Pop Goes Business Analysis, Part II: Doc Brown
One of our most-referenced blog posts of the last year was the one we wrote about the parallels between a good business analyst and Batman’s two primary sidekicks, Robin and Alfred. We really do use that example all the time when talking about stakeholders in the great clients we work with through the Analyst program — and we always treat them like Batman.
We use way more pop culture references in the office than we do math/sciences ones. A good reference tells a story much better than a detailed (and alienating) technical description. If you don’t believe me, ask me to explain tag management systems using nothing but Terminator 2 references.
With this in mind, I thought I would use the blog this week to share another popular pop culture reference that comes up in meetings all the time, in the form of the following sentence:
“So, what would Doc Brown do?”
I won’t spend too much time explaining the character of Doc Brown, because if you haven’t seen Back to the Future, you probably aren’t old enough to read this.
I will, however, talk about some of the critical aspects of the character of Doc that every analyst should aspire to when approaching their work. If the Batman reference helps explain how a good analyst should approach their executive stakeholders, the Doc Brown one is for day to day problem solving.
Doc Brown is a hacker: Does the Doc ever give up because he can’t get enough speed and power into the Delorian? Heck no! He defines his goal, looks at what he has available, and builds an appropriate means to his end. Many analysts get way too caught up in their technology and lose sight of their goals (support decisionmaking, make more money). Others feel that they aren’t able to be effective because of a lack of developer support or enterprise technology. You would be amazed what you can do with a copy of Excel and a little bit of ingenuity.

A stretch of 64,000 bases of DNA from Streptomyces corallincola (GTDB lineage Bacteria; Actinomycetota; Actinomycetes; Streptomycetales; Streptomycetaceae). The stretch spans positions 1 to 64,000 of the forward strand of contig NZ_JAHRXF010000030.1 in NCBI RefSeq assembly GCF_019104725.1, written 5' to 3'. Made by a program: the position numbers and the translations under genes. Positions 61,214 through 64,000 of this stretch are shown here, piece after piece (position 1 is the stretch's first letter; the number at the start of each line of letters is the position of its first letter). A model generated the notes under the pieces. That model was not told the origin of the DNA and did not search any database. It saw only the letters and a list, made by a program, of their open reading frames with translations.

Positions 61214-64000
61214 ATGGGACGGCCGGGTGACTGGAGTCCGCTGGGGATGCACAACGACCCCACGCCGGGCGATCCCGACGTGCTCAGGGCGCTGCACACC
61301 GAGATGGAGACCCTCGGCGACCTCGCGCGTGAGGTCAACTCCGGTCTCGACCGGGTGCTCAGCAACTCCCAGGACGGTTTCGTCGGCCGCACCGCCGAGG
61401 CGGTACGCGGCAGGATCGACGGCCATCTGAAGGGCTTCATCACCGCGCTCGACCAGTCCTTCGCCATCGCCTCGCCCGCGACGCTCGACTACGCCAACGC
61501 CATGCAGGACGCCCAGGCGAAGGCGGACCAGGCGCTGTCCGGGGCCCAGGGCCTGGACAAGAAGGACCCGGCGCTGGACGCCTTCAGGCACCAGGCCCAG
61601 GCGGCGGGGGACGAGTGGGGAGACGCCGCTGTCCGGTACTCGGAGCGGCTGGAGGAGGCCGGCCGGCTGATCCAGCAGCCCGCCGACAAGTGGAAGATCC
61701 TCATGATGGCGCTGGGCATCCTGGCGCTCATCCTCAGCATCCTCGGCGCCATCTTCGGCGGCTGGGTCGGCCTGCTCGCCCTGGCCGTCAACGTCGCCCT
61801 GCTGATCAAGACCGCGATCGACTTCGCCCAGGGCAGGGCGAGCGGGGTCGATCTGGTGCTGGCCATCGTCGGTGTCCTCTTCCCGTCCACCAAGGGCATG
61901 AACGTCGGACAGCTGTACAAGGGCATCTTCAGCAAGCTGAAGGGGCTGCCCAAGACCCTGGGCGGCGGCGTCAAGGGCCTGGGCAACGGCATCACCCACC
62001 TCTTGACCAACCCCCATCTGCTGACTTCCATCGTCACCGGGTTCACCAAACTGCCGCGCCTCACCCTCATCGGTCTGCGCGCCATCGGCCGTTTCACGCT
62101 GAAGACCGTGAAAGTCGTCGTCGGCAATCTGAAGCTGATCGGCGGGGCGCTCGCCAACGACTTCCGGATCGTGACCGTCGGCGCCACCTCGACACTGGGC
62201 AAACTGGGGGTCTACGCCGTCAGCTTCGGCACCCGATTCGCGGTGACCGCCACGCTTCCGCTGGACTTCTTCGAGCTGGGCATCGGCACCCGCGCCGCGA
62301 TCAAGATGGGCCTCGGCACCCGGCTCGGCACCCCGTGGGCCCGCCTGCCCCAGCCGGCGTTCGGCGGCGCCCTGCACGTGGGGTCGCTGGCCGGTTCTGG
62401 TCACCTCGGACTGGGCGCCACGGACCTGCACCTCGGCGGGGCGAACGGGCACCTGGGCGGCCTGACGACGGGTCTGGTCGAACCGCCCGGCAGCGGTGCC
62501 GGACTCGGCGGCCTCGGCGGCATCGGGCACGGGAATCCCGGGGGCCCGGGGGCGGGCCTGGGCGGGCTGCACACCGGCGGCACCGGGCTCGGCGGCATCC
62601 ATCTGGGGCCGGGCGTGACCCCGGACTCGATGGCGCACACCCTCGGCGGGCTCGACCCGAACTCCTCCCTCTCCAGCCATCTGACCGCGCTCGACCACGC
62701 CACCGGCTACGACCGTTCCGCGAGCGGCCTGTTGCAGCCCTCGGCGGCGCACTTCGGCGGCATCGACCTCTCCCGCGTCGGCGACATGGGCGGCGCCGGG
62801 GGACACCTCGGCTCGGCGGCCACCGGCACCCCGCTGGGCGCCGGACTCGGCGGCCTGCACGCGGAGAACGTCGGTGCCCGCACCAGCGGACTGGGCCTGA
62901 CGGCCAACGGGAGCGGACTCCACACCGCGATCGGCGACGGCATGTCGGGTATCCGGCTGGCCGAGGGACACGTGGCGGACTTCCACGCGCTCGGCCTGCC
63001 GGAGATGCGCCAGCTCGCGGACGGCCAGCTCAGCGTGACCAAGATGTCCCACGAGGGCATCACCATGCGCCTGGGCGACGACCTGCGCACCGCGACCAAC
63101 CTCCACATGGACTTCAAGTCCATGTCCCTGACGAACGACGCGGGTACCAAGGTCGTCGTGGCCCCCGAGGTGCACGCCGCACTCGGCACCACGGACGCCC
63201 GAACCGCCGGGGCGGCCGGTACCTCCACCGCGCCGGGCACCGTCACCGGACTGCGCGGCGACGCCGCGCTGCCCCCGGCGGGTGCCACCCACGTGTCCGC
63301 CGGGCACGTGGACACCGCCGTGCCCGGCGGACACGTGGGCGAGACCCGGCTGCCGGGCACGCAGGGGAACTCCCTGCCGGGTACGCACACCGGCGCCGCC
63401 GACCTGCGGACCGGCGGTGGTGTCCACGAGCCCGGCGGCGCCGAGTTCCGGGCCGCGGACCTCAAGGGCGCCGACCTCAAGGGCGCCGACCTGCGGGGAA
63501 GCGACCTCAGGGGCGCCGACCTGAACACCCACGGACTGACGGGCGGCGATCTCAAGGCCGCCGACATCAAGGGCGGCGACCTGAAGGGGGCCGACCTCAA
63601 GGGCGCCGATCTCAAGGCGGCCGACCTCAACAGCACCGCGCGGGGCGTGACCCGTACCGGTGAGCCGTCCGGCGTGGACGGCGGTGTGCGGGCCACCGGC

Doc Brown doesn’t live in the present: Based on the end of Back to the Future III, this is a literal statement — but I digress. The real point is that Doc Brown constantly made decisions based on the fact that the only way to both affect and understand the present is to understand both the past and the future. The only thing better than a critical metric is a performance-focused metric, tied to both historical performance and year-end goals. This temporal context always helps support quality decisions.
Doc Brown isn’t the hero, but he is a critical character: Similar to Robin and Alfred, Doc Brown is not the star of the Back to the Future movies. Without him though, Marty McFly would just be some Huey Lewis fan in California who doesn’t respond well to being called a chicken. Doc is the person who uses technology, intuition and decision support to allow Marty to optimize his family, get the girl, and save the day.
The next time you are looking at a tough analysis problem, do what we do at Napkyn and ask yourself, “What would Doc Brown do?”. Taking on his DIY attitude and temporal attention will have your boss yelling “Great Scott!” in no time.
PS – We have three other pop culture references we use all the time at the office – what are yours?